Segment from Tools of the Trade

Cops on Camera

Madison, Ala., Police Chief Larry Muncey considers the pros and cons of video technology in law enforcement, and the philosophy of community policing.

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ED AYERS: We’re going to end today with a workplace tool of sorts that’s been the news lately. Across the country this past year, we’ve been hearing about the deaths and injuries of unarmed suspects at the hands of local police. And those cases have a lot of people asking whether more video surveillance could improve the relationship between police and the communities they serve.

For Larry Muncie, the chief of police in Madison, Alabama, the question is more than academic. In February, footage from one of his patrol cars showed officers questioning a 57-year-old man from India, who, it turned out, had been out for a morning walk. In what seemed like an instant, one of the officers slammed Sureshbhai Patel to the ground, resulting in injuries that left him partially paralyzed. Chief Muncie’s department recommended assault charges against the officer, Eric Parker, who has also been indicted under federal civil rights laws.

But the other reason we wanted to talk to Chief Muncie is that a few months before that incident, the International Association of Police Chiefs gave his department its highest award for community policing, a fact that was largely overlooked when the video of Officer Parker went viral. I began our conversation by asking Chief Muncie what a patrolman’s technology looked like when he first walked the beat.

LARRY MUNCIE: Starting back in the dark ages when I started, when the dinosaurs roamed the Earth, when you started as a police officer, you were issued a set of handcuffs and a weapon and maybe a billy club, a nightstick, or even some older than I am, the old night come-alongs or the saps if you remember those.

ED AYERS: No, I don’t know what that would be.

LARRY MUNCIE: Those were back probably in the early ’60s, maybe late ’50s, they issued what were called come-alongs. And they were just basically a little lead weight that was covered in leather, and the officers would carry them in their back pocket. And they were actually trained to use those to hit suspects in the head that were resisting.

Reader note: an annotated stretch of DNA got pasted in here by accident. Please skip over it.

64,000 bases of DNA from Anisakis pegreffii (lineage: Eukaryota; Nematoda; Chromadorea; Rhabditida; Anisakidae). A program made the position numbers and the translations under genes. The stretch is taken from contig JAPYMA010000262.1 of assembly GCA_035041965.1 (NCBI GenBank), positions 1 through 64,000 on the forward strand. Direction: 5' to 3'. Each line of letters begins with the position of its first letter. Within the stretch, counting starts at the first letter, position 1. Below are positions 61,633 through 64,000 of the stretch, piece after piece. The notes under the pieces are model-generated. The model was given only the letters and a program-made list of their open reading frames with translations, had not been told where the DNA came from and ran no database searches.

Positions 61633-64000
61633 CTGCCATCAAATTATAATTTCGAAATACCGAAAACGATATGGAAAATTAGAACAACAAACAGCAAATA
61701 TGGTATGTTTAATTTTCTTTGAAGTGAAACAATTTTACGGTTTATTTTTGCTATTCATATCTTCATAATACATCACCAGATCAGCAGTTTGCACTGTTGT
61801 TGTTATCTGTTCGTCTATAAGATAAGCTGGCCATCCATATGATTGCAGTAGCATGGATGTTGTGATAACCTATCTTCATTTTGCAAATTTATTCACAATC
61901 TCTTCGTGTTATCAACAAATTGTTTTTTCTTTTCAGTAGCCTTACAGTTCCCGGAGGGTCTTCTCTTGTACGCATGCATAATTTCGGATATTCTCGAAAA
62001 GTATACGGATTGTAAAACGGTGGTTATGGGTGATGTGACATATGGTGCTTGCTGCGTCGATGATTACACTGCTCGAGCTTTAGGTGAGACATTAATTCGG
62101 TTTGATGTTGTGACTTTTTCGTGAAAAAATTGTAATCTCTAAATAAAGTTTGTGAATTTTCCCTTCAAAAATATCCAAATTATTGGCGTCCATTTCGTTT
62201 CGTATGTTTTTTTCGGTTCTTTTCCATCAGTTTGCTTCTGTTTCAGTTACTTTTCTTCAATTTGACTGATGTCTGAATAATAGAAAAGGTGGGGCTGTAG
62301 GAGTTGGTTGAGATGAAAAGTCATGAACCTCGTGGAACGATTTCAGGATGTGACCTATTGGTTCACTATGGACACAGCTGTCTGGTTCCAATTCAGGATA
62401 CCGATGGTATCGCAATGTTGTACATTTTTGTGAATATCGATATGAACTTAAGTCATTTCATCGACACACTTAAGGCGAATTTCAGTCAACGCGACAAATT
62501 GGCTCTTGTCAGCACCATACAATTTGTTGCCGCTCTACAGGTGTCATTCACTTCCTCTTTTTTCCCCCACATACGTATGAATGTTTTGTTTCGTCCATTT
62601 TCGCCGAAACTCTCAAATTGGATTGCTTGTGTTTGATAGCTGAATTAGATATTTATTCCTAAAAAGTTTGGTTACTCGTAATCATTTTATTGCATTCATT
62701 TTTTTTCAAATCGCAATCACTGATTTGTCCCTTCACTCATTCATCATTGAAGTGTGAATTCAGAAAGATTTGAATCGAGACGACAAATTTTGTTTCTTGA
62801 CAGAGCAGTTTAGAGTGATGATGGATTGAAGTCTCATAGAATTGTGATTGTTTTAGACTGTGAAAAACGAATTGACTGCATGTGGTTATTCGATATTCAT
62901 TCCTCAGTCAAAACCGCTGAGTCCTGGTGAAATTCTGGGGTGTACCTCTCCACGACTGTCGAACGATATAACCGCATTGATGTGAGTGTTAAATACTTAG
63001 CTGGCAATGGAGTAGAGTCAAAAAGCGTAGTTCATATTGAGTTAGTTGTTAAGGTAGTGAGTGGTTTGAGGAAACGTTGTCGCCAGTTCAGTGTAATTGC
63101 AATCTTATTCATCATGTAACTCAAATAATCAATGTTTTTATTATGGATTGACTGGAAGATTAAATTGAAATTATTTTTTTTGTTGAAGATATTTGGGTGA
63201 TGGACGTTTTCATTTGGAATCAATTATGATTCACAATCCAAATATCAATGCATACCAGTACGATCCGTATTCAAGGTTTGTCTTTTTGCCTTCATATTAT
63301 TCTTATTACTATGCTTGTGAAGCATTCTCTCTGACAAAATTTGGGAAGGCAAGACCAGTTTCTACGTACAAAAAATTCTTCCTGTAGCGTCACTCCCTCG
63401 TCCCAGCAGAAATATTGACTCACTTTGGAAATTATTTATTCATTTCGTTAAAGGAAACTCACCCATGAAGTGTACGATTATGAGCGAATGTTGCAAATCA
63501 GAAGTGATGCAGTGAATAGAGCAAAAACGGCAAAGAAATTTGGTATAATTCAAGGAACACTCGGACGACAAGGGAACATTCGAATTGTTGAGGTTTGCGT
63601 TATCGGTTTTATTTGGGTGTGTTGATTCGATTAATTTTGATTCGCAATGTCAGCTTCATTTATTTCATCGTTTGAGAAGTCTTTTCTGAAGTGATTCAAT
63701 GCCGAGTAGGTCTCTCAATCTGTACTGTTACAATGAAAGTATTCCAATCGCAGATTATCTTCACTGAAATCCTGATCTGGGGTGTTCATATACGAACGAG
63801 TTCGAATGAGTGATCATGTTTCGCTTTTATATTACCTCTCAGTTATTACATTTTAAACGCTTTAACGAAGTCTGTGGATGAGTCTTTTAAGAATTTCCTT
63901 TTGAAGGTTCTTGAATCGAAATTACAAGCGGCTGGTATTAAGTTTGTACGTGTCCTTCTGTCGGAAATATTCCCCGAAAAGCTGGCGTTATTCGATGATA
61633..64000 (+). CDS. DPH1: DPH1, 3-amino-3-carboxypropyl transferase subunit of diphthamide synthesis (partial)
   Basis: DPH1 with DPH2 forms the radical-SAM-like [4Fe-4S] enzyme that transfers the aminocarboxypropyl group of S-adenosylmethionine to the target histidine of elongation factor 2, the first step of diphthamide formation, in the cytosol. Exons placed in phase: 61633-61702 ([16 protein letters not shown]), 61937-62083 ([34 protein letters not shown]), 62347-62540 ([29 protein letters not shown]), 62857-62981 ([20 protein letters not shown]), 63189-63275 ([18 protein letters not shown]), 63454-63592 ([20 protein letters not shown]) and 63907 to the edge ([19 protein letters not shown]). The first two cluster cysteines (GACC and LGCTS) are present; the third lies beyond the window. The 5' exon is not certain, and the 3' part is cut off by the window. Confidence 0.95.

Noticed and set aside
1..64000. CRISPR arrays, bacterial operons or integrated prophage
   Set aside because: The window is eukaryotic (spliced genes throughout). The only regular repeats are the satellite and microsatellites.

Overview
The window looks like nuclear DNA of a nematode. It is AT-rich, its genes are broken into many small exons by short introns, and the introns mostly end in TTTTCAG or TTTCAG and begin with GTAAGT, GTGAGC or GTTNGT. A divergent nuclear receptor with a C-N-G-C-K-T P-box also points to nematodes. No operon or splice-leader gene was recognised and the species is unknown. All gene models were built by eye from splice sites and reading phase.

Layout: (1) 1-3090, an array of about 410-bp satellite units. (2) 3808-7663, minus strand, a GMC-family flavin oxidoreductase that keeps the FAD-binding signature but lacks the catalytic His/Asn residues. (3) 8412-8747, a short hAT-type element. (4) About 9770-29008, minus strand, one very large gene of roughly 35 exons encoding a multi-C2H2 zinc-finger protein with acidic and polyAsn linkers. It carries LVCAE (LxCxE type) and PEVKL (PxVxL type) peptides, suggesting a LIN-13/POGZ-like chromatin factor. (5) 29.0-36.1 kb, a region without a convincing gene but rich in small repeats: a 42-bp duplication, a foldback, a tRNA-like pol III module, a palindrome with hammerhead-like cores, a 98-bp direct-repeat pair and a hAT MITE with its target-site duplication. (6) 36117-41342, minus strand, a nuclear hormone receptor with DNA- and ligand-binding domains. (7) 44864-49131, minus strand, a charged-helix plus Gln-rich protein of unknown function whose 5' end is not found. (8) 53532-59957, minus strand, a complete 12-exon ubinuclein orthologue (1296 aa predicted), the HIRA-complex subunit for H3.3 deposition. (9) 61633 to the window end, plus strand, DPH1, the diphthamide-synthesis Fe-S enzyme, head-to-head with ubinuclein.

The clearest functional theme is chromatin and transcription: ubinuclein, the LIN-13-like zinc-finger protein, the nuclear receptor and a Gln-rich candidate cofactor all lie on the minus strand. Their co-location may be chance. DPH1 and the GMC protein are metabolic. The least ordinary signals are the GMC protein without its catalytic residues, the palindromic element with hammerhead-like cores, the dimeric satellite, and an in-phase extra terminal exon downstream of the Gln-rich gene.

They called them come-alongs, convoys, saps, things of that nature– slapjacks. But they were very primitive, very primitive. And of course, after they realized that they were really injuring people significantly, they stopped using them.

ED AYERS: And what would an officer be handed today? What would the outfit of equipment be like today?

LARRY MUNCIE: Today when the officer goes on– they’ll spend– matter of fact, I was pulling the figures today. They’ll spend close to $20,000 putting equipment on an officer. That’s going to include a bulletproof vest, which is made of Kevlar Spectra.

And then you’re going to have the leather gear, which is going to consist of handcuffs, maybe an OC spray. It’s going to consist of a Taser, and then of course a duty weapon. Then you have a walkie-talkie, and usually a collapsible steel baton.

ED AYERS: So with all this equipment that’s going on, what do you think about the calls for body cameras or dashboard video? With the national spotlight on police abuse and protest, does that strike you as sort of an extension of all the equipment that officers carry, or is this a real game-changer in one direction or another?

LARRY MUNCIE: No, it’s a natural progression. The majority of the departments across the nation are already using the in-car cameras and have been using the in-car cameras for 15 years. They’re a great tool. In my opinion, the in-car cameras are actually better than the body cams that they have out now.

ED AYERS: So what would be the advantages and disadvantages of a body camera, say?

LARRY MUNCIE: A significant issue with the body cameras is that they’re dependent on somebody turning them on and off. So something happens really, really quick, the first action of that officer has to be to turn the camera on or reach for his weapon. Which do you think that’s going to be?

They’re going to go for the weapon or they’re going to go for that tool that they need. It’s not going to be to turn that camera on. Now conversely, if you go to the cars, as soon as you hit the blue lights in most patrol cars, cameras come on.

ED AYERS: Oh, I see.

LARRY MUNCIE: And the best part about the car cameras is they give you that perspective from a third party. So you’re able to look and see the officer’s full actions, the suspect’s full actions. Whereas the body cameras, usually it’s so close and personal the only thing you see is movement. But it’s hard to determine exactly what that movement is. So both are good, but neither one is going to replace the other. They’re going to have to be worked together.

ED AYERS: So did the incident in which your officer was involved suggest to you that video technology is an important way to stop police abuse?